It became clear in 2016 that I needed to make a stand about fashion.
Fast fashion was impacting the planet and its workers (mainly young women).
After talking to a number of people in Canberra it was evident, that mainly women were trapped into the fast fashion marketing whirl. Women are buying garments and accessories they don’t really need and don’t really suit them, while their wardrobe are stuffed with barely remembered clothes.
Men I spoke to about my Sustainable fashion challenge: one year of buying no new clothes, didn’t see it as an issue for themselves. But their partners were a different matter.
Women feel pressured to look young, trendy and sexy and wear the latest off-the-shoulder striped t or dressy sneaker. My older female friends speak of feeling invisible to men.
For years we’ve been talking about the impact of our food choices on the planet. Buy local, buy organic is the mantra or grow and make your own.
As we put food into our bodies every day. It should nourish us. Similarly, we dress every day (except for those on a reality tv show set on an island where all the dating action is in the nude).
Our clothes shouldn’t harm us or anyone involved in their manufacture (not include toxic chemicals or be created in sweatshops).
The idyll would be a Canberra or local district farmer, producing high grade wool (from sheep) or angora (from goats) in a sustainable rotational farm system. The fleeces would be spun locally (within a 100km radius of our city), dyed locally (from natural products, like Eucalyptus, St John’s Wort and Roses) and turned into beautiful fine fabric.
An up-and-coming designer from the Canberra Institute of Technology or ANU School of Art would turn them into wearable pieces of art.
Like a handsome piece of pottery, you’d only buy one or two, ‘cause you couldn’t afford more, but you’d treasure it.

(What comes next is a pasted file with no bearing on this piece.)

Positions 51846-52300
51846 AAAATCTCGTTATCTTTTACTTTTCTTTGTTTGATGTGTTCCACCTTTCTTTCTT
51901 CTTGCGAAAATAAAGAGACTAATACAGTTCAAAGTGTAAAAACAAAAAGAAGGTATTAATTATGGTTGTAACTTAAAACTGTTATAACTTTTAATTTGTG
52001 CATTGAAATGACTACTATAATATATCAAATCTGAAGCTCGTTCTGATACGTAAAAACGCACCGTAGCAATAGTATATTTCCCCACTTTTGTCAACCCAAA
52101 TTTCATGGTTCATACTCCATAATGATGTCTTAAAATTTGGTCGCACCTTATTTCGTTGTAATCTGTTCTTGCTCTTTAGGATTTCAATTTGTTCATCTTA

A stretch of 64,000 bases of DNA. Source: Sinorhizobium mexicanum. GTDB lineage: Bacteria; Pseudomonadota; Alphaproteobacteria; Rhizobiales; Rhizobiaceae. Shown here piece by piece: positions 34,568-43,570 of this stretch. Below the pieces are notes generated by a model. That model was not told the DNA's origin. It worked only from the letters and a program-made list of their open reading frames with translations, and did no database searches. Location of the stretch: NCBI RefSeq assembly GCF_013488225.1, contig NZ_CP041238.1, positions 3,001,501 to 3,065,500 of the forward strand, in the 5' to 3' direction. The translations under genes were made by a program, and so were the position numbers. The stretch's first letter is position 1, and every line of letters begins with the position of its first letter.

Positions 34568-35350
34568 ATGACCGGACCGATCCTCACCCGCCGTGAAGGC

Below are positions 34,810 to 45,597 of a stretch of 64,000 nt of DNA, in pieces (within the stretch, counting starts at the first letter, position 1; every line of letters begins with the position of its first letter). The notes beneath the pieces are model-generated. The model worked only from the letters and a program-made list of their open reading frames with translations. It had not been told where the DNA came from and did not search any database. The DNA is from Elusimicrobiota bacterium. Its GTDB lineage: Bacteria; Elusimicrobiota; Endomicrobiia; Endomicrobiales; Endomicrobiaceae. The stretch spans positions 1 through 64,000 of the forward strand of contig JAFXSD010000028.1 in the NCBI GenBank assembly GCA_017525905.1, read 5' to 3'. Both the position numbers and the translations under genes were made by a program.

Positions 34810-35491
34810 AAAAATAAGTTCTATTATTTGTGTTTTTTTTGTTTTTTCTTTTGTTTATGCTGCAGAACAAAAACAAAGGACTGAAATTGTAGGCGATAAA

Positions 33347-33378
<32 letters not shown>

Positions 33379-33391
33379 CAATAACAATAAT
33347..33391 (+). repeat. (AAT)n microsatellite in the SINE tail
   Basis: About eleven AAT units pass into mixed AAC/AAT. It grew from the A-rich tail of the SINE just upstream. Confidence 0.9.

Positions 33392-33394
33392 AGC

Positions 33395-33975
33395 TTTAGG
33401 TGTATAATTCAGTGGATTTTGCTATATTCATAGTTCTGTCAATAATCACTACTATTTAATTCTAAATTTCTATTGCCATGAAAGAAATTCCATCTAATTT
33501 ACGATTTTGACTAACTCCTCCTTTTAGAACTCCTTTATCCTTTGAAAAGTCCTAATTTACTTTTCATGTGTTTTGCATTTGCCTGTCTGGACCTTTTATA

Your woolly outfit, wouldn’t get stinky and you could carefully mend it when it was ripped and gently handwash it and dry it in the shade. This is slow sustainable fashion.
At the end of its life you could let the dog use it for bedding or allow it to decompose in the garden. I’ve added old wool jumpers to Canberra compost and they took around a year to break down.
This brings me to the capsule wardrobe. Or a wardrobe of staples. Basics in neutral colours that can mix and match and can be jazzed up with accessories – a scarf, a bag, shoes and earrings. You can get great accessories second hand. Check out op shop and pre-loved stores.
I’ve found a number of great looking capsule wardrobes – you can check them out on Pinterest.
Over the next few years I’m working towards developing a wardrobe of staples. If I buy them during 2017 they must be second hand or I could make them with my fair hands. Lucky I learnt to sew when I was a teenager – I even made my wedding dress which I still have.
So are you caught up in the fast fashion trap? Do you buy clothes when you are unhappy or stay up late on-line and look for bargains? Is your wardrobe already bursting at the seams?
We need to stop thinking of purchasing everything as CHEAP as possible because that usually implies it’s harmed the environment or someone.
Like an apple at the Farmer’s Market, ask the seller where it’s come from and how it was grown. Curiosity can make a difference to the world.